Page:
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hotload

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I run the 10x42 slc hd (one gen removed from current). They are fantastic. I like the slc over the el simply because there are easier to set up for a tripod stud. Are they good? Yes they are amazing. BUT, let’s be honest, it’s a luxury item.

The mid range gets better every year. I could do 99% with Nikon monarch 7, meopta, or Leica trinivod (and others I’m sure) and have cash left over. Kinda like a custom hunting rifle, you want it but you could do the same with a tikka.
 

gr8fuldoug

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My brother bought a pair years ago and I thought he was crazy. I came over to his house one day and he was sitting on his porch watching something in the field through the 10x42 slc binocular. It turns out he was watching Yellow Jacket Bees, he was tracking them back to the nest so he could eradicate them. I went out and got a pair right after that. Awesome Glass
 

ingraham

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#31
The issue for me 10x vs 8x is holding it steady. No problem if you have a stable spot for support. A couple years ago I ordered a 10x 42 Trijicon (Meopta Meapro) HD. Very bright and crisp, however, the stability factor was, as stated, an issue.
Swapped for 8x x 42. A bit brighter and stability not an issue at all.
I should also submit that I was and am accustomed to 8x, therefore a predetermined bias.
 

tlsmith22

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#32
The Swarovski 10x42 SLC's are an excellent binocular and are the ones that most folks compare against........
Is the Meopta MeoStar 10x42, Leica Trinovid 10x42, Kowa Genesis 10.5x44, Zeiss Conquest HD 10x42, etc. as good as the Swarovski 10x42 SLC's?
There's a good reason why this is the one all others are compared to.

Glad to discuss it with you if you'd like to give a call, 516-217-1000


Exactly what Doug said. there is a reason all the others compare to them. Had my SLCs a long time, best money on glass I believe I have ever spent.
 
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abn31c

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If you want the best, buy em. Learn to use them and how to break down your field of vision into brackets. You'll see more game. But dont let the cost keep you from shooting or hunting.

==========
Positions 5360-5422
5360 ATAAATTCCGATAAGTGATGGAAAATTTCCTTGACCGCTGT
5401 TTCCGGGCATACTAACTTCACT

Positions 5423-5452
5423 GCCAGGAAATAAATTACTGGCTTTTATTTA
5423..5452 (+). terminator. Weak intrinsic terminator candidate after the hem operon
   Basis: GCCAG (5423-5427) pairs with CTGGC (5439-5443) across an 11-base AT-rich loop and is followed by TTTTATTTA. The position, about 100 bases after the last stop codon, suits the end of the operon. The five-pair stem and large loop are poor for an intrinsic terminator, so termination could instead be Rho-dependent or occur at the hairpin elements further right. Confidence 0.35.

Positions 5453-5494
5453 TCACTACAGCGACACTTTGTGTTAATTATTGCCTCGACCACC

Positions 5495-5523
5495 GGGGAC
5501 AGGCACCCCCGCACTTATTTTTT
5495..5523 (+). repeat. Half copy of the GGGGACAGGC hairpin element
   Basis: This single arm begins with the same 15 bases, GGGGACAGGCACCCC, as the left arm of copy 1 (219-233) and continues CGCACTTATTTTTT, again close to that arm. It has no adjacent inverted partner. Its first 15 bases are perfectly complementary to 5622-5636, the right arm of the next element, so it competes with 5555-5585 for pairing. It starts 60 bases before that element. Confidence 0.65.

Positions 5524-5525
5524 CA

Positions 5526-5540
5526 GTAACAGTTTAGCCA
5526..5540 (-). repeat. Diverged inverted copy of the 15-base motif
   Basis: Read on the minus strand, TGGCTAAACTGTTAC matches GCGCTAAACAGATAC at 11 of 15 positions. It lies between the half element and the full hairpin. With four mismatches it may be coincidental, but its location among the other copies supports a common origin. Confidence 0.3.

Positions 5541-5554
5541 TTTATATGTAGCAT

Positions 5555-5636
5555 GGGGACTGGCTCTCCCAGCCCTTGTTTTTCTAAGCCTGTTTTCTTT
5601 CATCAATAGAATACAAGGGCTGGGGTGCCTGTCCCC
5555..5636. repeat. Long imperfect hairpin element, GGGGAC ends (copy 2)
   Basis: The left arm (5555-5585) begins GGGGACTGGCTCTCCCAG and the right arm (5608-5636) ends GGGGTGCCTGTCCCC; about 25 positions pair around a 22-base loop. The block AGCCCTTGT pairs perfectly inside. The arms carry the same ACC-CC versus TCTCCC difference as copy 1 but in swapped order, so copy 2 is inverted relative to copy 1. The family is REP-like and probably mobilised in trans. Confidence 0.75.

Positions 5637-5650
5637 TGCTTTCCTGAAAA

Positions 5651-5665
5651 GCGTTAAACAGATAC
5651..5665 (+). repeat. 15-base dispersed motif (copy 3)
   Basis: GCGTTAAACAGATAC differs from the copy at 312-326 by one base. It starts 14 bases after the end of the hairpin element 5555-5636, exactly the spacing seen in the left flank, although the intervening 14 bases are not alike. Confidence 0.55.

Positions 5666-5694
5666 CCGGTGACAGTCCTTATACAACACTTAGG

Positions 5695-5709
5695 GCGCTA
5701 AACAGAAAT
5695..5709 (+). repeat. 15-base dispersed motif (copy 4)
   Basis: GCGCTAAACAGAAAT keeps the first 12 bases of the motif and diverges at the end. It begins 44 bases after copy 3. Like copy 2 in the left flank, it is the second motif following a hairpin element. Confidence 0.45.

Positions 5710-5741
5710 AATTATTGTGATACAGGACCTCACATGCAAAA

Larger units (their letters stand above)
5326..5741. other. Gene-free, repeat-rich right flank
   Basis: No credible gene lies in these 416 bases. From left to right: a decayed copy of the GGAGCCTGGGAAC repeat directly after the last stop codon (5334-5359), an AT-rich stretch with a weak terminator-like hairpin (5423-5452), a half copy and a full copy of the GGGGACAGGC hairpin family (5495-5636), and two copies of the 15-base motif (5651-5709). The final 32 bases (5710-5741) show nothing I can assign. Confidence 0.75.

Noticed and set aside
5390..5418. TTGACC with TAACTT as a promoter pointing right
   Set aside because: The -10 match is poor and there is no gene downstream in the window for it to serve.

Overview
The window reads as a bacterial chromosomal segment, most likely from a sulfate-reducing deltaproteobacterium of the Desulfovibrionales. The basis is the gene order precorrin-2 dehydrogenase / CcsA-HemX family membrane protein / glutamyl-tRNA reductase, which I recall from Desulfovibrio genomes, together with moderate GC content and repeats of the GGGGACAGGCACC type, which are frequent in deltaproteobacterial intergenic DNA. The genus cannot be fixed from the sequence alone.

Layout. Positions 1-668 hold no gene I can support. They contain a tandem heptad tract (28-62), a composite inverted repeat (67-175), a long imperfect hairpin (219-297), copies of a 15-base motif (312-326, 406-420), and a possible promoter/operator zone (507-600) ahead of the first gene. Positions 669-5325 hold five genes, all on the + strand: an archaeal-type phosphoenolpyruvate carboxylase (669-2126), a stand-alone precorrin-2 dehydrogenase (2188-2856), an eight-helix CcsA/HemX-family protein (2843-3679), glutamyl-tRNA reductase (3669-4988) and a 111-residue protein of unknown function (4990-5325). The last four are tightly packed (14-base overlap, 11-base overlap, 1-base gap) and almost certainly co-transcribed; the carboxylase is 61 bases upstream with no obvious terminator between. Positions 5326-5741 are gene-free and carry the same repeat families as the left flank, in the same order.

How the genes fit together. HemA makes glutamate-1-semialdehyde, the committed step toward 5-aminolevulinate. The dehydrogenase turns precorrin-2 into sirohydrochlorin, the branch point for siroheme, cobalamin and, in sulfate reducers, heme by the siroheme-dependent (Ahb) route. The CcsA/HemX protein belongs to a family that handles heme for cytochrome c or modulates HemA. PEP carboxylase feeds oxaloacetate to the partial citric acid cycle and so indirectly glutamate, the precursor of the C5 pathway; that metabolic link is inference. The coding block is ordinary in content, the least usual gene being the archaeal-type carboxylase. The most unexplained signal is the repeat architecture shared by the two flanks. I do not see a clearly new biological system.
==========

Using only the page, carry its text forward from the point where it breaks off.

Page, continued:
generalzip

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#36
If you're running on a tripod all the time get the 15x. 10x is the limit for me to be able to hold steady enough. If I was always looking offhand get the 8x. 10x is a good compromise if offhand and often have something to rest against (treestand rifle rest), branch, etc. The 15x off a tripod will let you see way more detail. I compared the 15x SLC to the Meostar 15x. Only difference was that the SLC had more color pop. Resolution was identical. SLC had slightly more FOV. So if double the price is worth a little more FOV and brighter colors get the SLC. You'll be able to see exactly the same things otherwise.
 
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SEMO Shooter

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#37
I bought a new pair of 15x56 that is almost always used on a tripod, and works great for spotting. I found a good deal on a pair of 10x42 SLC that I bought used. They are about 10 years old and are exceptional. I use the 10x42 more than the 15x56. With the 10x42 handheld I can spot hits to 800 yards on steel.
 

generalzip

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#38
I bought a new pair of 15x56 that is almost always used on a tripod, and works great for spotting. I found a good deal on a pair of 10x42 SLC that I bought used. They are about 10 years old and are exceptional. I use the 10x42 more than the 15x56. With the 10x42 handheld I can spot hits to 800 yards on steel.
Spotting the hits is easy. It's spotting the misses that's tough ;)

The extra 5x really helps when shooting into a wet berm at 1000+ with .223-6mm cartridges.